Looks like GlaxoSmithKline PLC (GSK) is in the news again and this time it is not about Ribena.
In today’s Wall Street Journal:
U.S. Probes Emory Doctor's Glaxo Ties
FEBRUARY 26, 2009, 12:02 A.M. ET
By DAVID ARMSTRONG
“Federal officials are investigating Emory University to determine if the school misled the National Institutes of Health about its star psychiatrist's lucrative consulting work for big drug makers, people familiar with the matter said.
The probe by the inspector general for the Health and Human Services agency, which investigates fraud in NIH programs, concerns the work of Charles Nemeroff. From 2003 until last year, Dr. Nemeroff served as primary investigator on an NIH-funded research effort to study five GlaxoSmithKline PLC drugs for use as antidepressants. During that time, Dr. Nemeroff also received hundreds of thousands of dollars from Glaxo.
The NIH requires universities to report potential conflicts of interest to the agency and to ensure research is carried out objectively.
Schools that violate those policies could face sanctions, ranging from fines to a freeze on funding. Emory received $251 million in NIH grants last year, more than half of all the Atlanta school's outside research funding.
An Emory investigation of the matter in December concluded that Dr. Nemeroff failed to report more than $800,000 he received from Glaxo from 2000 to 2006. Dr. Nemeroff stepped down as chairman of the psychiatry department and the school said it wouldn't submit any research requests to the NIH involving Dr. Nemeroff for at least two years.”
This bit in the WSJ is worrying:
“Records obtained by Mr. Grassley show that Dr. Nemeroff played a role in a Glaxo program that was established to aggressively promote the British company's top-selling antidepressant, Paxil (Paroxetine).
Glaxo described this "PsychNet" program in an internal 2000 document as "an ideal way for key opinion leaders to influence clinicians...on the benefits of Paxil versus competitors" and to train doctors to "help build Paxil advocacy."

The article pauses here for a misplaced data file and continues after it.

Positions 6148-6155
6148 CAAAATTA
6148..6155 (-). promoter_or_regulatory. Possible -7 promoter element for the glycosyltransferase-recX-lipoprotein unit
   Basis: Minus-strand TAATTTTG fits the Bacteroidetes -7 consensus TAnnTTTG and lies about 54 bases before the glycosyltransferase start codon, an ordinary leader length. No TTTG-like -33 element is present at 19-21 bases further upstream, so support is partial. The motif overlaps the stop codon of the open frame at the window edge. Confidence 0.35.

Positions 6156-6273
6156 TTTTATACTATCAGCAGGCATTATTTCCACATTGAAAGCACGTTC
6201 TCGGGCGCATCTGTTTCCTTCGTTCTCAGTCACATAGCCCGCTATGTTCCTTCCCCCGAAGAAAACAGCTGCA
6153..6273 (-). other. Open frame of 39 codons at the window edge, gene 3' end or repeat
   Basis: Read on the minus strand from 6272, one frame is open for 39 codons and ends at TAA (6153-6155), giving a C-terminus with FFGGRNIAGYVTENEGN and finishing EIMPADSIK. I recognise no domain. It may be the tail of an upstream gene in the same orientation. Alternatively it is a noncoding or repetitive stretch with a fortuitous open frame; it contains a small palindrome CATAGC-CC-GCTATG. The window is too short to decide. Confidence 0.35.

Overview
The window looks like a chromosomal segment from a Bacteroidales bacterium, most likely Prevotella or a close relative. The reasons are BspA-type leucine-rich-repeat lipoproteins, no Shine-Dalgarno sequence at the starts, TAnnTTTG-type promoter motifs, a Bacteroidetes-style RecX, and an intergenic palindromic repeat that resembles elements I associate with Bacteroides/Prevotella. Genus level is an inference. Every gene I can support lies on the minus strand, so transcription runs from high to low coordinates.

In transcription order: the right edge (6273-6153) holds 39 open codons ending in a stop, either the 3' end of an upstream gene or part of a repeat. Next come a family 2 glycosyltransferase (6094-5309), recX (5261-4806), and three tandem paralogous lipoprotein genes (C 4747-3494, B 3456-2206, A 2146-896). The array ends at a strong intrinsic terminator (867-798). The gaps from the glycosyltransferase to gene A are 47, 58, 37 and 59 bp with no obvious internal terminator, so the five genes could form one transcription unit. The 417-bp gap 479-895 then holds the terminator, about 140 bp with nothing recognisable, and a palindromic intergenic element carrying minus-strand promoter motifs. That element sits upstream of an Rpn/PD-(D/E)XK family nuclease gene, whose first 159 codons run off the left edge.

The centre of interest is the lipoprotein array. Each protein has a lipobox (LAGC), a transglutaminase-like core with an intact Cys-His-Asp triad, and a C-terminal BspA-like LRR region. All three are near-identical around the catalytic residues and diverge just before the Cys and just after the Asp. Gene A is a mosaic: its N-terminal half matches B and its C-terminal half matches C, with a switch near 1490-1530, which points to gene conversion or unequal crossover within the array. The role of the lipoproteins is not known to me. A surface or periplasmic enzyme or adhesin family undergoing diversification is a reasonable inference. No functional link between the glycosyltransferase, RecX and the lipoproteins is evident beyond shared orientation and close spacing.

Dr. Nemeroff was listed as one of two speakers at a March 2000 session in Naples, Fla., to train doctors "on the efficacy of Paxil and the PsychNet presentations." Doctors were paid $2,500 per talk and required to sign agreements barring them from saying how much they were paid or sharing materials Glaxo provided.”
Paroxetine has been in the UK news before now.
But GSK may not be alone and this time it involves the company directly.
In the New York Times:
Drug Maker Is Accused of Fraud
By BARRY MEIER and BENEDICT CAREY
Published: February 25, 2009
The Justice Department charged the drug maker Forest Laboratories on Wednesday with defrauding the government of millions of dollars by illegally marketing the popular antidepressants Celexa and Lexapro (versions of citalopram) for unapproved uses in children and teenagers.
In a civil complaint filed by the United States attorney’s office in Boston, federal prosecutors alleged that former top executives at Forest concealed for several years a clinical study that showed that the drugs were not effective in children and might even pose risks to them, including causing some to become suicidal.
From 2001 to 2004, Forest heavily promoted results from another clinical trial it had financed that showed that the drugs were effective, without disclosing the negative study to those researchers, its own medical advisers or its sales representatives, the complaint said.
Celexa and Lexapro are two versions of the same drug, citalopram. The drugs are currently approved by the Food and Drug Administration only for adults.
Prosecutors said in the complaint:
“Forest told prescribing physicians a half-truth and thereby prevented them and the public from having all potentially available information when making decisions about how to treat a serious medical condition in pediatric patients.”
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